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10 Futuristic Construction Technologies


7
Permeable Concrete
The larger aggregate and lack of sand in pervious asphalt (shown here) creates interconnected voids, allowing water to flow through the surface rather than off it, which reduces stormwater runoff. BanksPhotos/E+/Getty Images
The larger aggregate and lack of sand in pervious asphalt (shown here) creates interconnected voids, allowing water to flow through the surface rather than off it, which reduces stormwater runoff. BanksPhotos/E+/Getty Images

During a heavy storm, sheets of rainwater pour down on roadways, sidewalks and parking lots, scouring up surface debris and pollutants and washing potentially toxic chemicals like gasoline directly into sewers and streams. The U.S. Environmental Protection Agency (EPA) identifies storm water runoff in paved urban areas as a major source of water pollution.

Nature has its own way of filtering out toxins from rainwater. Soil is a magnificent filter for metals and other inorganic materials. As rainwater passes down through soil levels, microorganisms and plant roots absorb excess chemicals [source: ESA]. Knowing this, engineers have created a new type of permeable concrete that allows rainwater to pass right through pavement and let nature do its work.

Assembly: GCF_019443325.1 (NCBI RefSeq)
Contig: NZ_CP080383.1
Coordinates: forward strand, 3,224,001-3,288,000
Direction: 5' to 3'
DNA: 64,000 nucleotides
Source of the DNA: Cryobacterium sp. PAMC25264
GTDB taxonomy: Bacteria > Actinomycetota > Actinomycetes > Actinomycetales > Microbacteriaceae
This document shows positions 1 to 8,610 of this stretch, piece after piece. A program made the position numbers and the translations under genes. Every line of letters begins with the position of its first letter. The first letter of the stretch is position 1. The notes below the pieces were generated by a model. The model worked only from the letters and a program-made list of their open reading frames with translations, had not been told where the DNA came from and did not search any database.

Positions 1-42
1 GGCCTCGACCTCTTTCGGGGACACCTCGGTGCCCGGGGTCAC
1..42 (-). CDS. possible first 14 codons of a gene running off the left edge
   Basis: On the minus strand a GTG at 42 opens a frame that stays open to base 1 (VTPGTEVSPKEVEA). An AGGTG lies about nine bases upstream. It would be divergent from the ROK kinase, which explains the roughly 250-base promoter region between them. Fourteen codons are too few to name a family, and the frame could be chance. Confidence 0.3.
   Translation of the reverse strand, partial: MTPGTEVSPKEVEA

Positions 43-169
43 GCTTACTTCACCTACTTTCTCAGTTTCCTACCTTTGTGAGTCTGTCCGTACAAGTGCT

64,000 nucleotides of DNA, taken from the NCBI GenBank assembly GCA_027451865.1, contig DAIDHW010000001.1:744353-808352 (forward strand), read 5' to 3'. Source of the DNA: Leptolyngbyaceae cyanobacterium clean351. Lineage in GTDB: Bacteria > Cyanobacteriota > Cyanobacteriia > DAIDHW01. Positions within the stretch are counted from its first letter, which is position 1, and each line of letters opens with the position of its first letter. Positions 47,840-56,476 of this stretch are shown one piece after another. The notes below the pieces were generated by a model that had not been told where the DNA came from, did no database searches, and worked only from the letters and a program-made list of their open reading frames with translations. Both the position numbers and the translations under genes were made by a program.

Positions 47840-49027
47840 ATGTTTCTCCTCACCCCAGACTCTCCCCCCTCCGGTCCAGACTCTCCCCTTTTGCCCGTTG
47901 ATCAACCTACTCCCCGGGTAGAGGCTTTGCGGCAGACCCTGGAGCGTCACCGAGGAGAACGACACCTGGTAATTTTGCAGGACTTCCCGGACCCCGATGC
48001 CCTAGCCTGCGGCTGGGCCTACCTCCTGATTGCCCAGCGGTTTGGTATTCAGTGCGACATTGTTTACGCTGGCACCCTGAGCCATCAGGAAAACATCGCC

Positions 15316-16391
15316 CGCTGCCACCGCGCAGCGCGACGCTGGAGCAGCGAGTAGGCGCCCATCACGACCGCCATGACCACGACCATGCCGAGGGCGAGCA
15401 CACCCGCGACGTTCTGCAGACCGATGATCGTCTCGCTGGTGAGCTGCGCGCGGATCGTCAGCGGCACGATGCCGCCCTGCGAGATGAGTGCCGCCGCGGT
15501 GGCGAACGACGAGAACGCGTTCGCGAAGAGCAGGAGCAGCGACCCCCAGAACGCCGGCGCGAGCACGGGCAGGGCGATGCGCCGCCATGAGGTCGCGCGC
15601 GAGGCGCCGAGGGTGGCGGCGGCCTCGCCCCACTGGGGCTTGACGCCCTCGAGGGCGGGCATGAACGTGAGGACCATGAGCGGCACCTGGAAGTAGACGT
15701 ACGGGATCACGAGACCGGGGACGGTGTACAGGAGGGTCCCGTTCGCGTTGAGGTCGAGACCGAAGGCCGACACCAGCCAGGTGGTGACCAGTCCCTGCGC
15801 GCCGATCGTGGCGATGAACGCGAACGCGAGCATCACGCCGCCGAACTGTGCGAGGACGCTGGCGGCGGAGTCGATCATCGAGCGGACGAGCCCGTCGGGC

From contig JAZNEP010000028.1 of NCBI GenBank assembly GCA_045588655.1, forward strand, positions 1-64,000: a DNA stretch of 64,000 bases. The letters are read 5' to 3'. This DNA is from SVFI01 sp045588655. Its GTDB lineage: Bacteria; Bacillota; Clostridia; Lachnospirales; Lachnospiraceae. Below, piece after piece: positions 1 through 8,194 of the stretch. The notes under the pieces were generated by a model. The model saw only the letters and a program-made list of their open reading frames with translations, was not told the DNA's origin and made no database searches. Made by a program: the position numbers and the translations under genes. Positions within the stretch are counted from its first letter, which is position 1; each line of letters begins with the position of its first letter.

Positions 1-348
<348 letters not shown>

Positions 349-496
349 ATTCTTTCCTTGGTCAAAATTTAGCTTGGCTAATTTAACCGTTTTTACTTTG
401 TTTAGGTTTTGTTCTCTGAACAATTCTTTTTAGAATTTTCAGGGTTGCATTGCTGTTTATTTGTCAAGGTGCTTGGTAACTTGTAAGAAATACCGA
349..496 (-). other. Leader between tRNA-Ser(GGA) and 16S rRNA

Permeable or pervious concrete is made with larger grains of rock and sand, leaving between 15 and 35 percent of open space in the pavement [source: EPA]. Slabs of permeable concrete are laid atop gravel or another porous base material that lets rainwater settle to the soil substrate beneath. Permeable concrete is an excellent replacement for asphalt in parking lots. Not only does it significantly decrease runoff, but also the lighter color of concrete reflects sunlight and stays cooler in the summer.